Unwanted Dinner Guests Feel at Home

I have often wondered about ants. If they’re that busy, where do they find the time to crash your dinner parties and barge into your outdoor picnics?

Much as I’ve tried to rid myself of these pests, they continue to make themselves at home inside my kitchen, bedroom, and anywhere else that’s fit to wander and roam.

Of course, all the essentials are there to attract them: Cupcakes. Sugar. Cereal and coffee cups. They’re in boxes and outside the bread line.

The assault came just after having my summer camp power-washed. Up to that point, they were few and far between. Now, I’m getting small ones, large ones, and flying ants bearing wings. The carpenter ants must have been occupied building and tearing down homes.

“We’ve got a problem,” the family mandates, voicing its disapproval. “With guests coming and grandchildren afoot, the last thing we need is an insect invasion.”

“Well, don’t get antsy about it,” I tell them. “We’ll get this nuisance under control.”

Off to the lumberyard I go, picking up repellents and ant traps. First, I spray the recommended powder around the exterior like I do every spring. Used to be white but brown blends in more with the dirt foundation.

Next, I gravitate to a liquid killing system. Place a dab or two on a bait plate and let the remedy handle the rest. For good measure, I also add a solution called “mata hormigas.” Sounds ominous, no? Then come the small cans with the holes you puncture in.

My house looked like a bona fide ant control center. A lot of good it did! All I got was an exercise in futility. The refugees must have escaped and spread the word to their colonies and they dispatched their armies.

After all else failed, on came a call to the professionals. I needed a witch doctor—and needed one badly.

Never mind the ants. I’ve also had my share of spiders, an occasional mouse or two, and other uninvited critters. Don’t ask me how, but a chipmunk scampered inside one afternoon.

When you live in the woods, there’s no telling who might drop by at a moment’s notice, invited or not. I’ve also attracted some undesirable humans over the years. Given a choice, I prefer ants. They keep it quiet and can be swept under the rug.

We’ve always maintained an open door policy around here. If it walks or crawls, the welcome sign is up. But we have one standing rule: When we dine, please leave the premises the same way you entered. House tours can be arranged with a broom.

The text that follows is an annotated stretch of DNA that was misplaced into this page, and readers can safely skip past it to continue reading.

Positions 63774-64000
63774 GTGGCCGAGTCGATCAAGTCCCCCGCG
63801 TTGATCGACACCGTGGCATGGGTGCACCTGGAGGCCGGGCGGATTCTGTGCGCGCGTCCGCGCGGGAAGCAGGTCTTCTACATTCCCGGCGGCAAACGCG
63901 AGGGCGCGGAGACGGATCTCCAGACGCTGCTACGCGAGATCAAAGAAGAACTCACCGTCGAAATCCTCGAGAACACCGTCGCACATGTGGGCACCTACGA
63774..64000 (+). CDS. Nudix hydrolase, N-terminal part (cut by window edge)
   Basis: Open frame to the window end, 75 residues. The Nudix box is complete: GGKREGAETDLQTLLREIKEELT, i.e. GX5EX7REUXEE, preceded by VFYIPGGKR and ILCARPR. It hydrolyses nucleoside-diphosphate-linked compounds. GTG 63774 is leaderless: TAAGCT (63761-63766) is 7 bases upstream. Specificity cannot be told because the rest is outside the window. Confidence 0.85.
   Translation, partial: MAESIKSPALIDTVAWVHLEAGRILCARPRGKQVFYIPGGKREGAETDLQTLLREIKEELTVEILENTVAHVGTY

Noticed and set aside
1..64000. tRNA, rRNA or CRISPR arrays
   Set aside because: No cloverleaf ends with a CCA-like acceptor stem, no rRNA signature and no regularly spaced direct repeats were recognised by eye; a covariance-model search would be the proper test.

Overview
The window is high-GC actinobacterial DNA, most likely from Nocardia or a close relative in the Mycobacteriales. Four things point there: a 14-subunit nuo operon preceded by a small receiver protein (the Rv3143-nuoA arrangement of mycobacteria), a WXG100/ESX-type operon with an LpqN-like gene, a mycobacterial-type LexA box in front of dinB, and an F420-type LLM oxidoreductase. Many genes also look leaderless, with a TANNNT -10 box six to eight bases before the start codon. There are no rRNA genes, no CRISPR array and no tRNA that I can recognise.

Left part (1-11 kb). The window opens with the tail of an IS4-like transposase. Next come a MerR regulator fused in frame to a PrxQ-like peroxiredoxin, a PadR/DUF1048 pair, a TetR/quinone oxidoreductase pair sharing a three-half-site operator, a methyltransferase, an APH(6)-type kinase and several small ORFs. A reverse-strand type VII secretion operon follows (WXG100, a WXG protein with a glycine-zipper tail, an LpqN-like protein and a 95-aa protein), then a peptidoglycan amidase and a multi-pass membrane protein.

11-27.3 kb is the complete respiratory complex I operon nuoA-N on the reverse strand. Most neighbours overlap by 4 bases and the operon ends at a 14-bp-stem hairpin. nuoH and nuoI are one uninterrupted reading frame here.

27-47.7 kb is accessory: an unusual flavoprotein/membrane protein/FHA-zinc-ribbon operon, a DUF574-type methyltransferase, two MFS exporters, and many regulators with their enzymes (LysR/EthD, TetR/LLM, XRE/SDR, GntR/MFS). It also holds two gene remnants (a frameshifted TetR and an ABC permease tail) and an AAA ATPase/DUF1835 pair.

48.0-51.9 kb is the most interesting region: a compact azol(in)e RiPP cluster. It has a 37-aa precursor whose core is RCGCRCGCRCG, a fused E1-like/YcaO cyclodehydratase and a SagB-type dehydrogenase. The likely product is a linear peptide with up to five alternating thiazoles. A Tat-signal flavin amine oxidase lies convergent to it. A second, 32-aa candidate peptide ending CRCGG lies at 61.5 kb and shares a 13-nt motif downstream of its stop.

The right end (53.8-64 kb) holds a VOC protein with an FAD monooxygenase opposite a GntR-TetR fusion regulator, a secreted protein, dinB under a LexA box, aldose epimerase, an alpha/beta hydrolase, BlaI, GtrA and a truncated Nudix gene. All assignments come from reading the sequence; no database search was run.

I recall my grandmother once telling me, “A pest never goes where he is told.” The woman was a true philosopher and her words of wisdom always came true, even with laggard ants.

On a lighter scale, I enjoy animated movies and rented one for my grandkids called “Antz.” This was before my problem. I actually laughed into hysterics.

The film is about a worker ant named Z (Woody Allen) who strives to reconcile his own individuality with the communal work ethic of the ant colony. He falls in love with ant-Princess Bela (Sharon Stone) and strives to make social inroads and then must save the ant colony from the treacherous scheming of the evil general. I won’t divulge more in case you wish to enjoy it.

But be warned. What you see in the cartoons and animated clips are a lot different from the real McCoy. Carpenter ants can eat your home to sheds and invade your shed for dessert.

My house-caller wound up spraying both the exterior and interior while I left the premises for two hours. A six-month contract was included in the agreement, even though I pack up every September and head for home.

The winter months can be lonely around here with bare cupboards, so if one or two ants wish to drop by, let them be my guest. Excuse me while I flick one off my computer screen right now. They like TV screens, too, as well as toilet seats, armchair rests, and arms. Better them than mosquitoes, bees, or hornets.

My backyard is a haven for God’s creatures. Of the lot, I love my singing birds best and keep them well fed. A birdbath complements the setting. My choice of seed is “supreme blend,” from a specialty store, not the generic supermarket kind.

Now, for the topper: how to get rid of ants inside your potted plants. One expert had the most illogical solution.

Cinnamon. Sprinkle some on top of the soil and they should leave. Wonder if it will work on shelves?

Tom Vartabedian

Tom Vartabedian

Tom Vartabedian is a retired journalist with the Haverhill Gazette, where he spent 40 years as an award-winning writer and photographer. He has volunteered his services for the past 46 years as a columnist and correspondent with the Armenian Weekly, where his pet project was the publication of a special issue of the AYF Olympics each September.
Tom Vartabedian

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